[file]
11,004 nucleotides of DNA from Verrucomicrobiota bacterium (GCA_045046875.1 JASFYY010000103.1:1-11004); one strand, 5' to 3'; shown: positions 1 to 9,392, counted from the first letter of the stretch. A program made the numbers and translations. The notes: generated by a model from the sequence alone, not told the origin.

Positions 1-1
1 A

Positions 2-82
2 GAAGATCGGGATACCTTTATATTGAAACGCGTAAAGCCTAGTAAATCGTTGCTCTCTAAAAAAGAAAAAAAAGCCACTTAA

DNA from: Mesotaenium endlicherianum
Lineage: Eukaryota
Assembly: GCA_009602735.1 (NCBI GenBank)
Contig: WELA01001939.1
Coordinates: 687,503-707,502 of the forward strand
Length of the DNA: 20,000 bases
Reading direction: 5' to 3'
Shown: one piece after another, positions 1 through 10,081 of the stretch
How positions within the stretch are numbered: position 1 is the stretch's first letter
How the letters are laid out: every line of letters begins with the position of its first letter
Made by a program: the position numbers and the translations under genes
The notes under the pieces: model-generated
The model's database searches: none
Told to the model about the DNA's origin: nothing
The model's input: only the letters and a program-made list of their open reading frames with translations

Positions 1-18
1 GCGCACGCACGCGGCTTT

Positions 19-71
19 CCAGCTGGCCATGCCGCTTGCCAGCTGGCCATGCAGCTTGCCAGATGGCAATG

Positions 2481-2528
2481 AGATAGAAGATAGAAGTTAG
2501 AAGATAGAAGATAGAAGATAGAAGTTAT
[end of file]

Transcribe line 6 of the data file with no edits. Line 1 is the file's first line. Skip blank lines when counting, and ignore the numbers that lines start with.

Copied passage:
DNA from: Mesotaenium endlicherianum